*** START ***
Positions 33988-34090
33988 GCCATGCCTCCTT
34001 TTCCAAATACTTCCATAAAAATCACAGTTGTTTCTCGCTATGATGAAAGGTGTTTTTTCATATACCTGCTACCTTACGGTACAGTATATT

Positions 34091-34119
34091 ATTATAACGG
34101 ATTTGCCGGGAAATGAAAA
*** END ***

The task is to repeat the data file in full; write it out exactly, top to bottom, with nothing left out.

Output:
Positions 33988-34090
33988 GCCATGCCTCCTT
34001 TTCCAAATACTTCCATAAAAATCACAGTTGTTTCTCGCTATGATGAAAGGTGTTTTTTCATATACCTGCTACCTTACGGTACAGTATATT

Positions 34091-34119
34091 ATTATAACGG
34101 ATTTGCCGGGAAATGAAAA